Alexander Kariotis and the UTEP Symphony Orchestra fuse rock and opera – The Prospector

The UTEP Symphony Orchestra and UTEP voice teacher Alexander Kariotis performed “The Rock Opera Orchestra” on October 28 at Fox Fine Arts Recital Hall.

Kariotis is a crossover artist who has performed internationally with appearances at Avery Fisher Hall in New York, the Berlin Philharmonic Orchestra in Germany, and regional opera houses.

Several special guests joined in the performance, including Alan Michaels on drums, Kevin Brown on bass, Hal Hirsch on guitar and Brian Downen on piano. Special guests also included backup singers Odalis Aguirre, Abeni Janae, Zoe K. Mendez, Jaya Monee Edgerton, Ale Nuva, Allie Saturia and critically acclaimed opera singer Aimee Willis.

The UTEP Symphony Orchestra performs with Alexander Kariotis at the Fox Fine Arts Recital Hall on October 28 for the “Rock Opera Orchestra” concert. (Annabelle Mirelles)

The evening featured 13 pieces which were mostly combinations of opera and rock music styles. The performance began with “Rondine Al Nido”, written by Kariotis and Vincenzo de Cresenco and was followed by “Lucky in Love”, written by Kariotis and his late brother Anthony Kariotis. Before performing, Kariotis introduced backing vocalists Ale, Zoe, and Kariotis’ wife Aimee on stage. “Lucky in Love” is a romantic feel-good song written in English and Italian.

The opera piece “Che Gelida Manina”, which translates to “your cold little hand”, followed and is based on Giacomo Puccini’s four-act opera “La Bohème”. It was specifically Rodolfo’s Act 1 aria that he sings to his lover Mimì after falling in love.

“Come Home Tonight” written by Kariotis and his brother was performed afterwards. Kariotis switched to the piano for this piece and before performing, said “it’s a song about a man who didn’t do it with his wife”. The piece begins softly, emphasizing mainly piano and drums.

Before going into hiatus, the symphony and Kariotis, along with backing vocalists Jaya, Abeni and Aimee, performed “Because of You” which was written by him and orchestrated by Christopher Reyman, Ph.D. They also performed ” Solo Amore” or “I’ll Stay”, which starts with pizzicato then changes to arco after a few minutes. “I’ll Stay” is a light piece that really emphasizes the symphony as well as Kariotis’ vast vocal range.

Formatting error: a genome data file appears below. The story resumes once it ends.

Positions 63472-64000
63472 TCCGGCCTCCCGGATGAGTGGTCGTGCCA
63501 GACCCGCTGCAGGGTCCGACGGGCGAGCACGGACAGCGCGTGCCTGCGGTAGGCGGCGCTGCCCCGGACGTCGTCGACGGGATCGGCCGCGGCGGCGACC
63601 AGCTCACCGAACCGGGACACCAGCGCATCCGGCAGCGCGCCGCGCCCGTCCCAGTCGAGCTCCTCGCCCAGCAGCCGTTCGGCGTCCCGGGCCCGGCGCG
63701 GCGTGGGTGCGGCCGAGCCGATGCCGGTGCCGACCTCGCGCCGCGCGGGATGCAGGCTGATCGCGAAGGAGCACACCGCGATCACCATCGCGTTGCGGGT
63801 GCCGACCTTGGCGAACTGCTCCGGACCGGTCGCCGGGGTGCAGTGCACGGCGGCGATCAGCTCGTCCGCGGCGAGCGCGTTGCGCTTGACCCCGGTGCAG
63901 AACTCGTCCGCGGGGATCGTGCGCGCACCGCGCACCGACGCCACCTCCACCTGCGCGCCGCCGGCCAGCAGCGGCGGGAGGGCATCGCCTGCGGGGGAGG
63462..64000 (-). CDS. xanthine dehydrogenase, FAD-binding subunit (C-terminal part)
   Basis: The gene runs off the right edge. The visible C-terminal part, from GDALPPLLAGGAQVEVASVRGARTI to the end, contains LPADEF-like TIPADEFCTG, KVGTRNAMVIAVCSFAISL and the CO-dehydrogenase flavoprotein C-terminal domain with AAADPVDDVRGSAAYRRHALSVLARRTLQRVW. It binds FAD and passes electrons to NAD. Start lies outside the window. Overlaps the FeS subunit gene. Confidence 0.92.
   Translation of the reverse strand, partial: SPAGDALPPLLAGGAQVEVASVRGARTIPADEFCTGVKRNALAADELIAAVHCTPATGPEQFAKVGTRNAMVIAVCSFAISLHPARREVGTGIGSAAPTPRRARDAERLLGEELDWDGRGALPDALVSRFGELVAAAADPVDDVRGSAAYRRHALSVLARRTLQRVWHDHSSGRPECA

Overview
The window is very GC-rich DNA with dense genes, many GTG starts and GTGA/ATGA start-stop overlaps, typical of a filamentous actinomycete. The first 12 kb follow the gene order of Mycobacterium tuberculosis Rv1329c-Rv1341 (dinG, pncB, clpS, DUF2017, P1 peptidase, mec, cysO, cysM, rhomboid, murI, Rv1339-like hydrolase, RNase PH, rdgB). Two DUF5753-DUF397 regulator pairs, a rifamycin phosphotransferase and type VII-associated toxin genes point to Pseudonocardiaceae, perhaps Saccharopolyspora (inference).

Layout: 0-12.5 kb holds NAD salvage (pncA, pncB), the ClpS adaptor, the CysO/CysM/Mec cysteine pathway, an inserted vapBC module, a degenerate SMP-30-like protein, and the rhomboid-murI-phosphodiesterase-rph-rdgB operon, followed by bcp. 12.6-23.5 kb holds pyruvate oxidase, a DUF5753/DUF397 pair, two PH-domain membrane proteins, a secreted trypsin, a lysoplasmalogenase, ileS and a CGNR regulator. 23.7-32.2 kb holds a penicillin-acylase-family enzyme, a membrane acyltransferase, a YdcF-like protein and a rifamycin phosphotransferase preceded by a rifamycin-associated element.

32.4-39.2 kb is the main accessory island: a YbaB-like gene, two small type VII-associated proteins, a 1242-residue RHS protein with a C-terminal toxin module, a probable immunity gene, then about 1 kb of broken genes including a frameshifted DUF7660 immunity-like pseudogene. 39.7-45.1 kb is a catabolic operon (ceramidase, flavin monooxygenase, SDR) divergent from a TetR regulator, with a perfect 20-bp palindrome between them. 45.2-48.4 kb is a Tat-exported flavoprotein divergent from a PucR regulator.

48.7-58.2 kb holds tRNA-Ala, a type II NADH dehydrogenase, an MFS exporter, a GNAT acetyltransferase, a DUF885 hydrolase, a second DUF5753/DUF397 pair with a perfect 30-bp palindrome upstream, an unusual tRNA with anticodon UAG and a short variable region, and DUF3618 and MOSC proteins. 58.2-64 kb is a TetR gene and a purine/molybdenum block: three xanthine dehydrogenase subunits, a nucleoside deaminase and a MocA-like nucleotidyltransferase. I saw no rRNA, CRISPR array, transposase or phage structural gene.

After a 15-minute intermission, the show resumed with “Pieta Signore,” which translates to “save this soul,” and is written by Kariotis and Alessandro Stradella. This heavy-hearted piece began by emphasizing the cello section, serving as a powerful accompaniment to Kariotis’ vocals. The middle of the piece shifts to a more jazzy sound and ends with strong operatic vocals.

After that was “Tell the World (I’m Comin’)” which Kariotis said he wrote when he was a little angry. The saxophones were the main accompaniment to this piece, adding an upbeat and lively sound.

“Vesti La Guibba”, which translates to “Hide the Tears”, came next, in which Kariotis took the guitar. It begins with a strong drumming intro and was overall a cheerful and jovial piece, alternating between Italian and English.

The last four tracks of the evening included “That’s enough for me”, for which Kariotis returned to the piano, and was more of a heartfelt track where even some audience members pulled out their phone flashlights and swung their arms out to accompany the song. They then closed with “Lennon in Heaven”, “Nessun Dorma” or “nobody sleeps” and “Without Love (You’re Nothin’)”.

Although the evening was largely composed, played and even included T-shirts being thrown at the audience, the highlight was “Lennon in Heaven” due to the message behind the song.

“About 27 years ago my best friend, my father figure, my brother and someone who meant the world to me who was also my first singing teacher passed away from Lou Gehrig’s disease,” Kariotis said. “One of the last conversations we had together was very important to me because I asked him, ‘Tony are you afraid to die?’ and he couldn’t speak. It took him a long time to tell me, but he told me he wasn’t afraid because when he got to heaven, not only would he be able to sing again and tell me watch, but he could also sing with John Lennon, and that’s what this song is about.

In an interview posted on his YouTube channel, Kariotis said of his late brother: “The day he died was the beginning or the birth of my transformation into a crossover artist. A lot of the songs on this album are songs that I imagine we would have written together.

For more information about the UTEP Music Department and its events, visit

Annabella Mireles is the photo editor and can be reached at [email protected] or @photographybyannabella on Instagram.

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